KIDS COUNT, a project of the Annie E. Casey foundation, is an effort to provide state legislators, public officials and child advocates with reliable data, policy recommendations and tools needed to advance sound policies that benefit children and families. The Tennessee Commission on Children and Youth is the Tennessee KIDS COUNT affiliate, providing county-level data to the KIDS COUNT Data Center, promoting KIDS COUNT data publications, and annually publishing KIDS COUNT: The State of the Child in Tennessee.
William Edwards Deming—a driving force behind the development of Japanese management principles—was known to say “In God we trust. All others bring data.” The Tennessee Commission on Children and Youth promotes evidence-based policy, and data is where the evidence is found.
KIDS COUNT: The State of the Child in Tennessee is an annual data book that tracks the status of children by analyzing state- and county-level statistical indicators of child well-being using social, educational, economic and health data. Tennessee's program cooperates with state departments, universities and other organizations to collect information used in the book.
2022 KIDS COUNT® DATA BOOK
State Trends in Child Well-Being
Tennessee Sees Minimal Change in Child Well-Being Throughout the Decade
Tennessee ranks 36th in child well-being; expanded support for children and families is needed for the state to see significant gains in future ranking .
Nashville — Newly released data show Tennessee ranks 36th in overall child well-being, according to the 2022 KIDS COUNT® Data Book, a 50-state report of recent household data developed by the Annie E. Casey Foundation analyzing how children and families are faring. However, children in America are in the midst of a mental health crisis, struggling with anxiety and depression at unprecedented levels. The annual report focuses this year on youth mental health, concurring with a recent assessment by the U.S. surgeon general that conditions amount to a youth mental health pandemic.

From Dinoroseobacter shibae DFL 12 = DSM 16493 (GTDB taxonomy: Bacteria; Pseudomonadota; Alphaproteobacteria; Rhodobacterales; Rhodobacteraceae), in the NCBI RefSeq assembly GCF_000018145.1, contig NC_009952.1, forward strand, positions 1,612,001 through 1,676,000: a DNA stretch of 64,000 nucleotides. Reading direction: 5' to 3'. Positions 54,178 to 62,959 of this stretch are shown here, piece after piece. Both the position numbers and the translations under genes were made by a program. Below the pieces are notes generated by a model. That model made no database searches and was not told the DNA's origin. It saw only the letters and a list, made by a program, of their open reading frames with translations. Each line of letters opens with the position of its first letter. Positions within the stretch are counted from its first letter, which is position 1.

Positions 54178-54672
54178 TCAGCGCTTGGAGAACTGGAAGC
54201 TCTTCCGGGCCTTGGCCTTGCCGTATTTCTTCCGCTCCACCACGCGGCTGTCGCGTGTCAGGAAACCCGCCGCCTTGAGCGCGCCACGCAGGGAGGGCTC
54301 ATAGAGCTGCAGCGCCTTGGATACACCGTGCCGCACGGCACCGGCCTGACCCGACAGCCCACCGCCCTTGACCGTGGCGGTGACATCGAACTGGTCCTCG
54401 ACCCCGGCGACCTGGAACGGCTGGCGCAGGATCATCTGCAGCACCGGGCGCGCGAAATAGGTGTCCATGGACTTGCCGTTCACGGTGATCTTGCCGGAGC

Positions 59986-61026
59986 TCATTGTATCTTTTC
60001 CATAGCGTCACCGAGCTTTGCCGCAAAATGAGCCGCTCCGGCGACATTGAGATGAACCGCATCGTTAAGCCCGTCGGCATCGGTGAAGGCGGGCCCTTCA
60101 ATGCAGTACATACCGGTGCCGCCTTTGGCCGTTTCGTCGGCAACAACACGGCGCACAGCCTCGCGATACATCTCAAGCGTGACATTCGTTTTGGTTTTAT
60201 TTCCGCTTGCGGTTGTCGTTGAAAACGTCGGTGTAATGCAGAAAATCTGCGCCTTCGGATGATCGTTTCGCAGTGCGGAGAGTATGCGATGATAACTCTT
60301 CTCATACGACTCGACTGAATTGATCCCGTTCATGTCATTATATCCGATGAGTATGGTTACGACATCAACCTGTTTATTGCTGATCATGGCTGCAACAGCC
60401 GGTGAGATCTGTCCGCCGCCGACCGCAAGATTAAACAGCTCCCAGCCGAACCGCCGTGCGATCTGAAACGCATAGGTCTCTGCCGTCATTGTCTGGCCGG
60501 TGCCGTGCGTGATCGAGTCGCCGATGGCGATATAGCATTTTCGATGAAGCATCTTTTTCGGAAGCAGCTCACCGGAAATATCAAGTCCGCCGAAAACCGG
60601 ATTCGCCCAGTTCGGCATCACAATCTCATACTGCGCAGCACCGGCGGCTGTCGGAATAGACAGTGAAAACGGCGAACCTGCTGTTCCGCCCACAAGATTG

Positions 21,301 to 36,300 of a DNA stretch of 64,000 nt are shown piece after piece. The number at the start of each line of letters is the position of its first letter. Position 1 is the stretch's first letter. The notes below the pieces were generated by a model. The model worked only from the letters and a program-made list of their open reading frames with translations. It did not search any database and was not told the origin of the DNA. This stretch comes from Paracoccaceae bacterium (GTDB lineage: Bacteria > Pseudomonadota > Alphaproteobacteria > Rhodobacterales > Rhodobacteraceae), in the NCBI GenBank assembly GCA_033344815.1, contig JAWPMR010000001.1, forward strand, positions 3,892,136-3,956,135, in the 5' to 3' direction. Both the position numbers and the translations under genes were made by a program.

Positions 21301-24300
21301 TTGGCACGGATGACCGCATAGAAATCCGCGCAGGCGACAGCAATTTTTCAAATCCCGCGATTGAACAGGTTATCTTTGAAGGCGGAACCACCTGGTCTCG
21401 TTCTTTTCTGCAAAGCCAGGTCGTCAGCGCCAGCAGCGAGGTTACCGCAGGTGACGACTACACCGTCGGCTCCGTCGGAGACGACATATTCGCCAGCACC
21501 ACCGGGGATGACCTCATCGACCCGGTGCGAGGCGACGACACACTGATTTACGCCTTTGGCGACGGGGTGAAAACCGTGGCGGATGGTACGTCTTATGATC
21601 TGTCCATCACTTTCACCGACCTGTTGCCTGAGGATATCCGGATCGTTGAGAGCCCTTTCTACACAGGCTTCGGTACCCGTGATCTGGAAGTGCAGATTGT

The report sheds light on the health, economic and other challenges affecting American children as well as how those challenges are more likely to affect children of color. Despite its low rankings nationally, Tennessee has seen a slight improvement in overall child well-being and has seen ranking improvements in some areas. As the pandemic ebbs, it is critical that Tennessee strengthen support for children to ensure positive trends continue. Tennessee’s strongest ranking is in Education, where the state ranks in the median at 25th. While national advances have occurred in education, Tennessee has clearly improved more than average. Recently released 2022 Tennessee Comprehensive Assessment Program (TCAP) results indicate Tennessee continues to move in the right direction.
“The Data Book shows simply returning to a pre-pandemic level of support for children and families would shortchange millions of kids and fail to address persistent geographic, racial and ethnic disparities,” said Richard Kennedy, executive director of Tennessee Commission on Children and Youth, Tennessee’s member of the KIDS COUNT network.
The Data Book reports that children across America, and in more than 40 states and the District of Columbia, were more likely to encounter anxiety or depression during the first year of the COVID-19crisis than previously, with the national figure jumping 26%, from 9.4% of children ages 3-17 (5.8 million kids) to 11.8% (7.3 million) between 2016 and 2020, the year COVID-19 swept across the United States. This increase represents 1.5 million more children who are struggling to make it through the day. Data show nearly one in 10 Tennessee children are diagnosed with anxiety or depression, and we are trending in the wrong direction. Tennessee has the opportunity to expand support to help the one in 10 children across the state who are struggling with anxiety or depression get the appropriate care they need.